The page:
• Swashbuckling fantasy/pirates (optionally with weird elements): Sailing the high seas, plundering cargo vessels, fighting the navy, and, of course, looking for treasure. Characters will typically be good at heart, but still have questionable morals when it comes to other people's property. The setting may or may not contain supernatural elements, but if they exist they are probably something like curses, undead, or giant sea monsters that also appear in the respective stories or movies.
There's more stuff I like (in particular in the Sci-Fi area), but it didn't make the cut for the top 5.


  • Weird History/Modern Urban Fantasy - I've found this is a good way to get players interested because it's the modern world they live in but now with this new secret lore applied on top. I also don't need to build a whole world, just the new gameable bits. I'd include conspiracy stuff in this as well.
  • Sci-fi/sci-fantasy - This covers a lot of my favorite fiction so it's pretty easy to jump into the worlds. You also have plenty of opportunities to explore alien things but grounded in some sort of verisimilitude rather than just "it's magic".
I nominally like some horror games like Call of Cthulhu but I'm not great at running or playing them. I'm far more beer and pretzels than dramatic gamer theater. So it's harder for me to get in "horror mode" because I treat games so lightly. Because I want to play games I'm happy to play fantasy RPGs but they're far from my favorite. I got burned out on high fantasy decades ago.


Hard to make a list. My tastes changes constantly.

Though I seem to prefer a bit more toned down fantasy (magic should exists, but be special, not common things to buy everywhere like D&D & Pathfinder). I like Cyberpunk, Wuxia, Lovecraftian Horror, and pulpy action.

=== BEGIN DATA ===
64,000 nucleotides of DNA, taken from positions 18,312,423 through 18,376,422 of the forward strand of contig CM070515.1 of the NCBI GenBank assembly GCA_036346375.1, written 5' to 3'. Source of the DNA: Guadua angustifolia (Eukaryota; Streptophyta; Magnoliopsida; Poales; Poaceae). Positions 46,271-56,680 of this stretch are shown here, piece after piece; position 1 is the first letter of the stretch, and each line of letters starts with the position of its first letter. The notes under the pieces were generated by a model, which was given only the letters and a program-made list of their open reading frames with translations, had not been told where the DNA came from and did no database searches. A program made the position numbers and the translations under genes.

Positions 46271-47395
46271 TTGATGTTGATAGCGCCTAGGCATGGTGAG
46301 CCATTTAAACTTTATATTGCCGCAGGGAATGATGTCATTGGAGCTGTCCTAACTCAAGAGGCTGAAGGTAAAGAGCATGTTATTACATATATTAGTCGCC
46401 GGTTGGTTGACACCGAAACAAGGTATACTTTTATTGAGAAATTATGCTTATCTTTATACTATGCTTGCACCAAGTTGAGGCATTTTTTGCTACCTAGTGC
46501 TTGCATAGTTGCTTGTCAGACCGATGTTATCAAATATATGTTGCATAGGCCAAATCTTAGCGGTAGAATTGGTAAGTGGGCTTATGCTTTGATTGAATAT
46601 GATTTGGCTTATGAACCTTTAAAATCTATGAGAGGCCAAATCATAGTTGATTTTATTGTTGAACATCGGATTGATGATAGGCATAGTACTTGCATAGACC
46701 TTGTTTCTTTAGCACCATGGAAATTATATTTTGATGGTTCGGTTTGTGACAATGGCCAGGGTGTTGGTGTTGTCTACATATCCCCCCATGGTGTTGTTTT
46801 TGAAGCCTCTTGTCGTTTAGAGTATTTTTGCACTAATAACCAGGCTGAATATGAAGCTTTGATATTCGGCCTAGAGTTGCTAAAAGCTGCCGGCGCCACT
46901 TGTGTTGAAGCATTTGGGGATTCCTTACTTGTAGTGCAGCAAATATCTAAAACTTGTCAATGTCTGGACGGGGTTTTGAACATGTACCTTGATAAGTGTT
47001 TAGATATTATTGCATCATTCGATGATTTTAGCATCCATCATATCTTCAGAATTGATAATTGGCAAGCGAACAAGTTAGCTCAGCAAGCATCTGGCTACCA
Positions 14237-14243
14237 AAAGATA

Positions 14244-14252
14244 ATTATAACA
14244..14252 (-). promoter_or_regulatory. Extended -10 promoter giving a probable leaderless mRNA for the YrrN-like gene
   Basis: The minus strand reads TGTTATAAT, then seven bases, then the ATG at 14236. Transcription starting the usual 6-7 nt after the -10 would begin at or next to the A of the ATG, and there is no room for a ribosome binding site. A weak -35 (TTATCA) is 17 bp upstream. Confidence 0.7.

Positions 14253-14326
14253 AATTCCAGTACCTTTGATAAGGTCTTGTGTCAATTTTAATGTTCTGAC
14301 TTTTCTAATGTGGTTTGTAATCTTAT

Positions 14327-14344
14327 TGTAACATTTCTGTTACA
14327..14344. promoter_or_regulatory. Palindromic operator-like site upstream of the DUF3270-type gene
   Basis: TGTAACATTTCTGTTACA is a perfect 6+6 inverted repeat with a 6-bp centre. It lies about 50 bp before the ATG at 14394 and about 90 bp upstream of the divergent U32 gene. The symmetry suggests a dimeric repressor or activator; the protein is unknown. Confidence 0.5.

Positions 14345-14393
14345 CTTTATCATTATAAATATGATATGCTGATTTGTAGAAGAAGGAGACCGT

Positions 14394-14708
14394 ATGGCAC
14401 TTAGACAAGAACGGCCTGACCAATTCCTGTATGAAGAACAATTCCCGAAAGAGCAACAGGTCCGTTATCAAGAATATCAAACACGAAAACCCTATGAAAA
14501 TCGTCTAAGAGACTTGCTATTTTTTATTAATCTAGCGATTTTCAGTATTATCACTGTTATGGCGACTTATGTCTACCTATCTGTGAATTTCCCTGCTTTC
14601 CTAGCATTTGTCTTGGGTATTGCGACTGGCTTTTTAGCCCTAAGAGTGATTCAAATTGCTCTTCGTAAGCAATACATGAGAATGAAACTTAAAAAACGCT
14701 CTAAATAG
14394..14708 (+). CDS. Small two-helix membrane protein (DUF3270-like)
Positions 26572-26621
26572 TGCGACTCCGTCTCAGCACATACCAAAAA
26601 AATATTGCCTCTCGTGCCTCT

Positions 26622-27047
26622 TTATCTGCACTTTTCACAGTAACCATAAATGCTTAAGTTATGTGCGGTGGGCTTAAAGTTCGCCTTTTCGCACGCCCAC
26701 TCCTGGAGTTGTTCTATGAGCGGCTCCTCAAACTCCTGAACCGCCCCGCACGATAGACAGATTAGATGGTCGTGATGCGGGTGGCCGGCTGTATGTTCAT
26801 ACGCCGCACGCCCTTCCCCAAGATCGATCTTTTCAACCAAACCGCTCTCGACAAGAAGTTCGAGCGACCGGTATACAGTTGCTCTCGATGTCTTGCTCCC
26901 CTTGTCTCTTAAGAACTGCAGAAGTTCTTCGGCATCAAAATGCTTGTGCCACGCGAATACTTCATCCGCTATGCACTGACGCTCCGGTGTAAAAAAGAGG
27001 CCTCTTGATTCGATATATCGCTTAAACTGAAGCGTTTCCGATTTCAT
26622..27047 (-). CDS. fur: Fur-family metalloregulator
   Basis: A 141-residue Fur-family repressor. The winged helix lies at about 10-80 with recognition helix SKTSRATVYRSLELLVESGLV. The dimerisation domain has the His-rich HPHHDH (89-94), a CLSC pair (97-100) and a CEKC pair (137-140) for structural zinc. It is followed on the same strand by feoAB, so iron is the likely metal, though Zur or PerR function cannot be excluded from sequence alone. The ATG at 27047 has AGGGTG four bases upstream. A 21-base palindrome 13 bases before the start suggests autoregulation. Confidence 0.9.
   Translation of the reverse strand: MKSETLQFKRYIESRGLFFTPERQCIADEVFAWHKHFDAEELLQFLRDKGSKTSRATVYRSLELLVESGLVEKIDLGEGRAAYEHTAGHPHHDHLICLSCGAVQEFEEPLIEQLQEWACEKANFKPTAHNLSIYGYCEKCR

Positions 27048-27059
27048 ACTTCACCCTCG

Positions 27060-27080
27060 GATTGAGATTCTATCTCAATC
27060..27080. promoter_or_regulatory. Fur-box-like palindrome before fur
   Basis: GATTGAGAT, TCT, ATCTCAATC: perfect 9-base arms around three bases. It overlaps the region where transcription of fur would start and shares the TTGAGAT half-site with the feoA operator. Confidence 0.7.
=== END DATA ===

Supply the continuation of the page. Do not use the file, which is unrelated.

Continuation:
1. Fantasy with a focus on normal to mildly heroic. No more powerful than say 7-10th level D&D 3.5 characters with below average WBL.

2. Science Fantasy with a focus on weird. Love Thunddar and Numenera and pretty much anything in between.

3. Action/Pulp horror. Two-Fisted Masks of Nyarlathotep sounds about perfect.

4. Alternate History/Weird History. Just really coming into this genre and starting to explore it. I could see it moving up the list.

5. Toss up. Hard-ish sci fi. I’d run Coriolis for instance but not Traveller. I have a hard time wrapping my head around what a good ship based sci-fi game looks like.


I might define genres more broadly than some of you.

  1. Fantasy - This includes everything from D&D to Conan, Legend of the Five Rings, and Earthdawn.
  2. Science Fiction - This would include Blue Planet, Traveller, Star Trek, Star Wars, Cyerpunk, Blade Runner, etc., etc.
  3. Horror - Call of Cthulhu, Delta Green, KULT, Vampire, and Deadlands.
  4. Post Apocalyptic - Deadlands: Hell on Earth, Fallout, Gamma World, and Mutant Chronicles.
Some games might be more difficult to classify. Is Alien a science fiction or horror game? Yes. Is The Walking Dead a horror or post apocalyptic game? Yes. Genre seems most useful for marketers to sell product. It's why Stephen King/Richard Bachman's The Running Man, The Tommyknockers, and The Dark Tower are usually found in the horror section instead of science fiction or fantasy.